Reaping off the success brought to Universal movies, Son of Frankenstein and The Invisible Man Returns, the production company would expand the universe further with another of their Monsters, The Mummy.
A fair amount of The Mummy’s Hand lifts footage from its predecessor in its exposition as a dying High Priest recounts the tale of Kharis and his beloved Princess Ananka to his protege, Andoheb. Importantly comes the warning that if things prove dire, a vial from tana leaves can be used to restore movement to the monster.
Enter archaeologist Steve Banning (Dick Ford) and his sidekick Babe Jensen (Wallace Ford), a foreshadow of Universal’s direction towards the end of the decade and their collaboration with comedians Abbott and Costello, such is the comic banter between the two protagonists.
Banning believes that he has found an ancient Egyptian artefact leading to the last resting place of Princess Ananka, so with the help of the Museum specialist, Dr. Petrie, they seek confirmation from the local Professor of its authenticity. Unfortunately, said Professor is none other than Andoheb, who spies a threat from the intrepid trio and quickly tries to put them off the scent and keep the location hidden.
Banning however is intent on proving that he is right and finds financial backing in magician, The Great Solvani, who comes accompanied by his daughter Marta (Peggy Moran). Marta brings the feisty female characters synonymous with the films at the time serving both strong-headed, moralistic views that challenge the main (male lead) and ultimately the love interest.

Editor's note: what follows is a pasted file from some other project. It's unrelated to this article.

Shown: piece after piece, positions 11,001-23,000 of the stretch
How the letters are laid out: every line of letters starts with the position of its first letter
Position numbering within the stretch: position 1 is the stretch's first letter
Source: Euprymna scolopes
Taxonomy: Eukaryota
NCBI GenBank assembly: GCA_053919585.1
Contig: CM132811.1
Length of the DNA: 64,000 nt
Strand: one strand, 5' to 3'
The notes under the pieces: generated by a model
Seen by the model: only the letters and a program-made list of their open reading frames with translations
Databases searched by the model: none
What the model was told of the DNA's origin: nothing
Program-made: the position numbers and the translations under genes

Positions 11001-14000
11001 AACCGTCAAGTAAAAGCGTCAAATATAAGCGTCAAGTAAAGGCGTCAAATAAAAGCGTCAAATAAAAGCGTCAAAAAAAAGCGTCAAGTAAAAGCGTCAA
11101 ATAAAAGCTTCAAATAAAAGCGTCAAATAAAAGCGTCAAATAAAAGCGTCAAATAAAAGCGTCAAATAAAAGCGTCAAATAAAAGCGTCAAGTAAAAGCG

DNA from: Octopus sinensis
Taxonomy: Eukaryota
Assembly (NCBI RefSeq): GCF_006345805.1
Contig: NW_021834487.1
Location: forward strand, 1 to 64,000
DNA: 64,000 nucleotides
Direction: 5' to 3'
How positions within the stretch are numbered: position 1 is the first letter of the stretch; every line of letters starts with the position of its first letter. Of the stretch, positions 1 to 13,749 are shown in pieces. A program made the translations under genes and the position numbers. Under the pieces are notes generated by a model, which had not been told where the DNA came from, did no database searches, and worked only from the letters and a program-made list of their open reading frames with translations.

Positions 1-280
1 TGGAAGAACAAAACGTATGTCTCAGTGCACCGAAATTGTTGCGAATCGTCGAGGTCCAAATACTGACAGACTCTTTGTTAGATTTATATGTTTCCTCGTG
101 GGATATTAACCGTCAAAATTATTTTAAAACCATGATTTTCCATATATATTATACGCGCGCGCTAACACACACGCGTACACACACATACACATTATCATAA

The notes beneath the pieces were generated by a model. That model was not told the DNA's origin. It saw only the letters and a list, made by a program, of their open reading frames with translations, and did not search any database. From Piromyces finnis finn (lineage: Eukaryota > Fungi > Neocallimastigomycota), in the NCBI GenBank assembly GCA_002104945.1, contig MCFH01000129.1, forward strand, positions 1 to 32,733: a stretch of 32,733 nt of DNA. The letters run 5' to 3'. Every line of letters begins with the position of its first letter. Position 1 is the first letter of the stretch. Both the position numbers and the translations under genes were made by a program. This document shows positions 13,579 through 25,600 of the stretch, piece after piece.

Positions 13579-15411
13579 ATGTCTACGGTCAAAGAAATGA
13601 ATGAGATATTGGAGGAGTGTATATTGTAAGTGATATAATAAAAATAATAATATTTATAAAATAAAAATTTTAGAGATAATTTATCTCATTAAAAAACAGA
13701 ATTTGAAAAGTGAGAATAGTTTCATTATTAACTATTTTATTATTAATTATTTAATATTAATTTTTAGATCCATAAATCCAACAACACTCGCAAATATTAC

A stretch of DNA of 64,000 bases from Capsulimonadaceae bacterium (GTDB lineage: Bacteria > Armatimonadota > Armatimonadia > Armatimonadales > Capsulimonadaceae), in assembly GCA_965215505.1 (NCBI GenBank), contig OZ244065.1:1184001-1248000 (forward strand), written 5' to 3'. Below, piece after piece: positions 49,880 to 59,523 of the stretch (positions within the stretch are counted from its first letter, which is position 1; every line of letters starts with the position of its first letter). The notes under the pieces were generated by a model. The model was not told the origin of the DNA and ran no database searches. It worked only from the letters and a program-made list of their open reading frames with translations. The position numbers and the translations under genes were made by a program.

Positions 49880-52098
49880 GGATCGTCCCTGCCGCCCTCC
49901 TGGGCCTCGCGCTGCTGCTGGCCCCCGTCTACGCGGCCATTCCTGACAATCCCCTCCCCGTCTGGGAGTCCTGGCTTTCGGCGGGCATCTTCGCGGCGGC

Once the expedition is underway, we fall into typical territory as an embittered Andoheb is hellbent on protecting the tomb and resurrects Kharis (played this time by Tom Tyler, picking up the baton from Boris Karloff) in the process. From here, we see the bandaged menace wreaks havoc on the members of the quest, striking down and killing those who stand in his way. A few familiar traits appear, which at the time would have felt original but now have become commonplace, for example the monster falling for the token female which requires the lead protagonist to save her from certain doom.
Kharis would appear a further four times throughout the 40s, three of those times with Lon Chaney Jr in the role, proving that there was a valid interest in the tale of hidden treasures and unrequited love, and although it became fairly formulaic towards the end, the humour embedded throughout the venture actually makes this instalment an enjoyable, still to this day.
- Saul Muerte